Bitcoin hit its lowest level since July 2021, as falling global markets weighed on cryptocurrencies, which are now trading in line with so-called riskier assets like tech stocks.
Bitcoin Drops Extremely Low
Bitcoin fell to $32,763.16 soon before 1100 GMT, marking the seventh straight session of losses. The cryptocurrency has lost more than half its value since hitting an all-time high of $69,000 in November last year, having plummeted 13% in May.
COO of Singapore-based crypto platform Stack Funds, Matt Dibb said: “I think everything within crypto is still classed as a risk asset, and similar to what we’ve seen with the Nasdaq, most cryptocurrencies are getting pummeled.”
Last week, the Nasdaq (.IXIC) plummeted 1.5 percent, bringing its year-to-date loss to 22 percent, as persistent inflation forces the US Federal Reserve to raise rates despite slowing GDP. On Monday, Nasdaq futures fell another 2.3 percent.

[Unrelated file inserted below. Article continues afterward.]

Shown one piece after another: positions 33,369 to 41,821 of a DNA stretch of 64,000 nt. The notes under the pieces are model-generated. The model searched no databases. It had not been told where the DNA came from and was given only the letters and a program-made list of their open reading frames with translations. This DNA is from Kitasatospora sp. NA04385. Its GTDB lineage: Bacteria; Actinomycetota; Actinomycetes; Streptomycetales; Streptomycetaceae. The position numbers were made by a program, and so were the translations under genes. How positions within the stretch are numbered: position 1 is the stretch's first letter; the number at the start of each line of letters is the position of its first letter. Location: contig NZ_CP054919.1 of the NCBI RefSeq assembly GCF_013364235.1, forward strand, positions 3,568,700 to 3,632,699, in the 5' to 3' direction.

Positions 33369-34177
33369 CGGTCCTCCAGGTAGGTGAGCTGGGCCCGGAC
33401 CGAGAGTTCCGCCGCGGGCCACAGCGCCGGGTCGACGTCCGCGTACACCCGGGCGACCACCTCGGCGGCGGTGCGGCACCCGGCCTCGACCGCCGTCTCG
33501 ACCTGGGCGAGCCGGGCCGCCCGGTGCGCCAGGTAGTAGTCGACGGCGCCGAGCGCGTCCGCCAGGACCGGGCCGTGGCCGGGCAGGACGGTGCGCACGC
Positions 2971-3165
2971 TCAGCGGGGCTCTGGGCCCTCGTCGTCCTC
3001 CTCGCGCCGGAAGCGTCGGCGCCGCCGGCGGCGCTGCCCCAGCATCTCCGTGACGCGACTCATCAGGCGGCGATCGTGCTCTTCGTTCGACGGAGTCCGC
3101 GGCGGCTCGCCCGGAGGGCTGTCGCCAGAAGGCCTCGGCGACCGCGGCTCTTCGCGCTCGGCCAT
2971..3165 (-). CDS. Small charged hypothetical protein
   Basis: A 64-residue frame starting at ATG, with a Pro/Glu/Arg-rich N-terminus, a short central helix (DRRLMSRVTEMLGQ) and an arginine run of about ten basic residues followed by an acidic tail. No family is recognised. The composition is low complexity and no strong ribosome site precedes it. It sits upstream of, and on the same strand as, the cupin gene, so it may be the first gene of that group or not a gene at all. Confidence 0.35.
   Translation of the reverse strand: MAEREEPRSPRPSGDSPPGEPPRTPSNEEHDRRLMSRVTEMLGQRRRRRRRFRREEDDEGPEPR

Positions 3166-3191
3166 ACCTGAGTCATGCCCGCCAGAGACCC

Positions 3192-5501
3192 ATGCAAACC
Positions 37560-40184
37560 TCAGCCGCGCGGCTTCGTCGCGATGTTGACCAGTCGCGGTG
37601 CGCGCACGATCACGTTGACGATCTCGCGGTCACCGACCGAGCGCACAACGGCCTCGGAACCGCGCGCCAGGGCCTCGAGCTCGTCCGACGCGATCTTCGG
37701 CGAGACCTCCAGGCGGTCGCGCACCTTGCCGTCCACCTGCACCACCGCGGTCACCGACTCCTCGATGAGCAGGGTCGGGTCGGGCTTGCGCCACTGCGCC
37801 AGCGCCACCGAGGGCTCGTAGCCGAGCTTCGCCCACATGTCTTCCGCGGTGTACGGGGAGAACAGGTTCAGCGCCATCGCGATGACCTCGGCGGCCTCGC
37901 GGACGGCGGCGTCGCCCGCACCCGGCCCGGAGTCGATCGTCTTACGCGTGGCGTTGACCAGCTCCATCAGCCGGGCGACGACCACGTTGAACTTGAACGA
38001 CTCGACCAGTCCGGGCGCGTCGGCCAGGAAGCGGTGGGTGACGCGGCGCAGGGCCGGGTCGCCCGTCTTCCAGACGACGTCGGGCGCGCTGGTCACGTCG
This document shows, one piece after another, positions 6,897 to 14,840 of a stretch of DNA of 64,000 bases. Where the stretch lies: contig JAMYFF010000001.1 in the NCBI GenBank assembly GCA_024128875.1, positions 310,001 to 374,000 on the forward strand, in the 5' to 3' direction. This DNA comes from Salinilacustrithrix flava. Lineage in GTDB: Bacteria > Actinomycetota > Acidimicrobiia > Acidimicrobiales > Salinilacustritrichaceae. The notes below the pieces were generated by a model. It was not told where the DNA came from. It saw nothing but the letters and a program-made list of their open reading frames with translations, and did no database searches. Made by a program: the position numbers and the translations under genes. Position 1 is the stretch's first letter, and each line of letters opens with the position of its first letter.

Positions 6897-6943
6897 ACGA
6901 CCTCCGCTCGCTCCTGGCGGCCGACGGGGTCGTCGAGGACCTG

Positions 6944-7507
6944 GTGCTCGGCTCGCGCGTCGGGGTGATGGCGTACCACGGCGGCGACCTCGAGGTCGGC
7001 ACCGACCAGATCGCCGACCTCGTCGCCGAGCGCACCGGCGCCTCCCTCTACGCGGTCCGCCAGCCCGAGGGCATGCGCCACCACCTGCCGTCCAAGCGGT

Other Factors Behind the Decline
Other factors in bitcoin’s weekend slide, according to Dibb, were the crypto market’s notoriously low liquidity on weekends, as well as short-lived fears that an algorithmic stablecoin dubbed Terra USD (UST) could lose its peg to the dollar.
Stablecoins are digital tokens that are linked to traditional assets, most commonly the US dollar. The crypto world is keeping an eye on UST because of its unique approach to maintaining a 1:1 dollar peg, as well as its founders’ aspirations to construct a $10 billion bitcoin reserve to back the stablecoin.
According to this, UST market volatility might potentially flow over into bitcoin markets. On Monday, Ether, the world’s second largest cryptocurrency and the backbone of the Ethereum network, plummeted below $2,360, its lowest level since late February.